Additionally, veterans who served in Thailand, Cambodia, Laos, Guam, American Samoa and Johnston Atoll will be presumed to have been exposed to Agent Orange. That’s an additional 50,000 veterans and survivors of deceased veterans who would get compensation for illnesses believed to have been caused by their exposure to the herbicide, the CBO predicted.

The bill also authorizes 31 large VA medical health clinics and research facilities in 19 states.

The bill is expected to increase federal deficits by about $277 billion over 10 years.

The bill was a years-long effort started by veterans and their families who blamed fire pits used in Iraq and Afghanistan for the respiratory problems and other illnesses veterans suffered after returning home. at their home. It was named after Sgt. First Class Heath Robinson of Ohio, who died in 2020 of cancer he attributed to prolonged exposure to burning fireplaces. His widow, Danielle Robinson, was a guest of First Lady Jill Biden at the President’s State of the Union address earlier this year.

Stewart, the former host of Comedy Central’s “The Daily Show,” also brought increased exposure to the burn hearth diseases veterans faced. He was also in the gallery to watch the vote on Tuesday. He cried and held his head in his hand as the final vote began.

“I’m not sure I’ve ever seen a situation where people who have already given so much had to fight so hard to get so little,” he said after the vote. “And hopefully we learn a lesson.”

The Chamber was the first to act on the fireplace legislation. An earlier version approved by the House in March was expected to increase spending by more than $320 billion over 10 years, but senators cut some of the costs early on by phasing in some benefit improvements. They also added funds for staffing to help the VA keep up with the projected increase in demand for health care and an increase in disability claims.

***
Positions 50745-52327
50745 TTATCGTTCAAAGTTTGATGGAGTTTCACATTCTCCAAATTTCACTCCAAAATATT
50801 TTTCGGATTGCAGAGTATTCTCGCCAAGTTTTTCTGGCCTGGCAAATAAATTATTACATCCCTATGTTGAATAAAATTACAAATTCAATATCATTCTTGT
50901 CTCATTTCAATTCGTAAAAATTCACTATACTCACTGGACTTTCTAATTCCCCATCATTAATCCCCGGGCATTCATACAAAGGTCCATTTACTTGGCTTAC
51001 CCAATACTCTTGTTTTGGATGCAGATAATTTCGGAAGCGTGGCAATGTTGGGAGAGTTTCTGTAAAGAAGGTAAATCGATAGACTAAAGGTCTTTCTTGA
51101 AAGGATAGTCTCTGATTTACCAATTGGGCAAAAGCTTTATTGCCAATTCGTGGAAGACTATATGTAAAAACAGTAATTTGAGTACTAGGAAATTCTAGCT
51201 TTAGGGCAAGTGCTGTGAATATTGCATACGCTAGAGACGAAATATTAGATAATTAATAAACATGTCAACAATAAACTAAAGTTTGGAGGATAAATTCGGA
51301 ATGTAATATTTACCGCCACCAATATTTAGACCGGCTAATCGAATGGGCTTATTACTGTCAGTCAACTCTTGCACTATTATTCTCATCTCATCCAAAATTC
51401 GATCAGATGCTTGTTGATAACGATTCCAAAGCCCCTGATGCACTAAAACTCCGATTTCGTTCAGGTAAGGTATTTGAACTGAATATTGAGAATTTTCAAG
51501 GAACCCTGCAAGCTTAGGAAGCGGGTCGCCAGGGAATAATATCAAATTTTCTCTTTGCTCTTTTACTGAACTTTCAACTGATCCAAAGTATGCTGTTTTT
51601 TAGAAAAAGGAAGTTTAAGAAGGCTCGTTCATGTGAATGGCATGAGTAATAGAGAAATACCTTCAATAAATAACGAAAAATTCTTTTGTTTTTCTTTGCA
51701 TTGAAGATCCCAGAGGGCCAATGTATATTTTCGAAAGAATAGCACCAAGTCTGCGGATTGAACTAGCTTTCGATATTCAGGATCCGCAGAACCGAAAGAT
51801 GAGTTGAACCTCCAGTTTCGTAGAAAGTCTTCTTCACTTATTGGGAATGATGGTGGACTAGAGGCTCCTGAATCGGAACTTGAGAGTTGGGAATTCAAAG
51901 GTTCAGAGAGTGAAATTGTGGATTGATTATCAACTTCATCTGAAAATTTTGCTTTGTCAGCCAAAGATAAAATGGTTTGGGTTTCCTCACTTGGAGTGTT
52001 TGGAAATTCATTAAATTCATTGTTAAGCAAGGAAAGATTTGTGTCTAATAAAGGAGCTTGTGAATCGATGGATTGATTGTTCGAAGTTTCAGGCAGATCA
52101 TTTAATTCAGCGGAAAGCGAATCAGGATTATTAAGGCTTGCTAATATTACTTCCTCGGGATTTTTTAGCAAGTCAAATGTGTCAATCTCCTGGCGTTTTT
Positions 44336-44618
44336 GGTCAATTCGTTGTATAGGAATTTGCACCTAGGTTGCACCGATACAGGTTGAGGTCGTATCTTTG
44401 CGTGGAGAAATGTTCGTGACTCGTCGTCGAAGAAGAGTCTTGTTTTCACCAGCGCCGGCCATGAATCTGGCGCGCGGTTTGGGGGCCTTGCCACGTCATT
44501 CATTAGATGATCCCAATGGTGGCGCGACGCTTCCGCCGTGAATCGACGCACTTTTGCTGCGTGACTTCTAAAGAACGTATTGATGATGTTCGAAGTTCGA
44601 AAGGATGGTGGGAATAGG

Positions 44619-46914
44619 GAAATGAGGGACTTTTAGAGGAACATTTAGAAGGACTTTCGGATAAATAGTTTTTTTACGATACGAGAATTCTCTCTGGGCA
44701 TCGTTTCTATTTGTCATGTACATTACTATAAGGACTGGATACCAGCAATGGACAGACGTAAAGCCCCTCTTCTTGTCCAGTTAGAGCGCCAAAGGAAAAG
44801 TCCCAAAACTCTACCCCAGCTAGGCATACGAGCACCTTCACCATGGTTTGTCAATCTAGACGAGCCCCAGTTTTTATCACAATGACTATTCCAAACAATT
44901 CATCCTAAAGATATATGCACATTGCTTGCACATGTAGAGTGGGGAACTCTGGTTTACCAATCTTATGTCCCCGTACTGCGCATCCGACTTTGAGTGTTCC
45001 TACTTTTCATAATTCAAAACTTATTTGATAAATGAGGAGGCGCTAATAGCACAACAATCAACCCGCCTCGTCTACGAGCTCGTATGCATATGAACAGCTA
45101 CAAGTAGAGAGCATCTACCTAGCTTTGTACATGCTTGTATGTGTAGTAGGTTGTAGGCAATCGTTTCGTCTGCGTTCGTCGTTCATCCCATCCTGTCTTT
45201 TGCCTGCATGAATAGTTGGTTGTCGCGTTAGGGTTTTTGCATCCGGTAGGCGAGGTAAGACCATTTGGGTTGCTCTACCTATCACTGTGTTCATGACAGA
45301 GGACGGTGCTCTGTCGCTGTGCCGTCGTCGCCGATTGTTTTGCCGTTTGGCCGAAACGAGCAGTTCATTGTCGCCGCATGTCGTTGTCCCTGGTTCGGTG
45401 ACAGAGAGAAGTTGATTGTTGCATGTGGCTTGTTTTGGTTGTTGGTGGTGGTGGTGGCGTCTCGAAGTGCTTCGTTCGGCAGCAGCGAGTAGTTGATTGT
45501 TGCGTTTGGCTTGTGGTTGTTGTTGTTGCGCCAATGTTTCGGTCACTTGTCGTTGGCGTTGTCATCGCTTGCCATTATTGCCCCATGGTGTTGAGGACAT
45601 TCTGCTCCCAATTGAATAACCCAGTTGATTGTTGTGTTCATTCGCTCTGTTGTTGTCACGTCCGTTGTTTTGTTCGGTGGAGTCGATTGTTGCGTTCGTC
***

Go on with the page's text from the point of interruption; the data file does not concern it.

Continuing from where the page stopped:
Some GOP senators still fear the bill could increase delays to the VA due to increased demand from veterans seeking care or disability compensation.

“What we’ve learned is that the VA can’t deliver on their promises because they don’t have the capacity to handle the increase,” said Sen. Marsha Blackburn, R-Tenn.

The senses. Jon Tester, D-Mont., and Jerry Moran, R-Kan., led efforts to push the bill through the Senate. After the pass, Tester told reporters he received a call from Biden, thanking him for “taking a big weight off” his shoulder.

For Biden, the question is very personal. He raised the possibility that burning in Iraq was responsible for the death of his son Beau.

“We don’t know for sure if a hotbed was the cause of his brain cancer or the illnesses of so many of our soldiers,” Biden said during his State of the Union address. “But I’m determined to find out whatever we can.”

Moran said when the bill failed to pass last week he was disappointed but remembered the strength of protesters who had been sitting outside in the scorching heat for days.

“Thank you to the United States Senate for demonstrating when there is something right and a good cause, this place always works,” Moran said.


Associated Press writer Farnoush Amiri contributed to this report.